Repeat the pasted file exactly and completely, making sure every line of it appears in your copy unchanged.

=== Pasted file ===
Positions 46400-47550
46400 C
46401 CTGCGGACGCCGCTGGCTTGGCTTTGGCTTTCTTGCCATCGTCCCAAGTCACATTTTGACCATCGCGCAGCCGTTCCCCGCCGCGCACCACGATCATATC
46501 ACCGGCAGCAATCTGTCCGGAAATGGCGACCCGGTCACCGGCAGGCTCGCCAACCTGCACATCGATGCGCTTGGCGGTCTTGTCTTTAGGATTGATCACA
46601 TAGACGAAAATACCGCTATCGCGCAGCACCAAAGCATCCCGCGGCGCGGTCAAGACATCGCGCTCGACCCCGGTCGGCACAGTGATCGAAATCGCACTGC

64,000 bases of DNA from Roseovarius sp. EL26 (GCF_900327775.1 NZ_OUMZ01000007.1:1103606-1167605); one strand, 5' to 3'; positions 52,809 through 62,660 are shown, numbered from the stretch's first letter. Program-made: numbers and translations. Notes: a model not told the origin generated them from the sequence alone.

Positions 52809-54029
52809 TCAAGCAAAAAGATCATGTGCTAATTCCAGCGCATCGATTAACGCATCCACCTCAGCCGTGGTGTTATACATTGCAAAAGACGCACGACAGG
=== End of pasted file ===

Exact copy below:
Positions 46400-47550
46400 C
46401 CTGCGGACGCCGCTGGCTTGGCTTTGGCTTTCTTGCCATCGTCCCAAGTCACATTTTGACCATCGCGCAGCCGTTCCCCGCCGCGCACCACGATCATATC
46501 ACCGGCAGCAATCTGTCCGGAAATGGCGACCCGGTCACCGGCAGGCTCGCCAACCTGCACATCGATGCGCTTGGCGGTCTTGTCTTTAGGATTGATCACA
46601 TAGACGAAAATACCGCTATCGCGCAGCACCAAAGCATCCCGCGGCGCGGTCAAGACATCGCGCTCGACCCCGGTCGGCACAGTGATCGAAATCGCACTGC

64,000 bases of DNA from Roseovarius sp. EL26 (GCF_900327775.1 NZ_OUMZ01000007.1:1103606-1167605); one strand, 5' to 3'; positions 52,809 through 62,660 are shown, numbered from the stretch's first letter. Program-made: numbers and translations. Notes: a model not told the origin generated them from the sequence alone.

Positions 52809-54029
52809 TCAAGCAAAAAGATCATGTGCTAATTCCAGCGCATCGATTAACGCATCCACCTCAGCCGTGGTGTTATACATTGCAAAAGACGCACGACAGG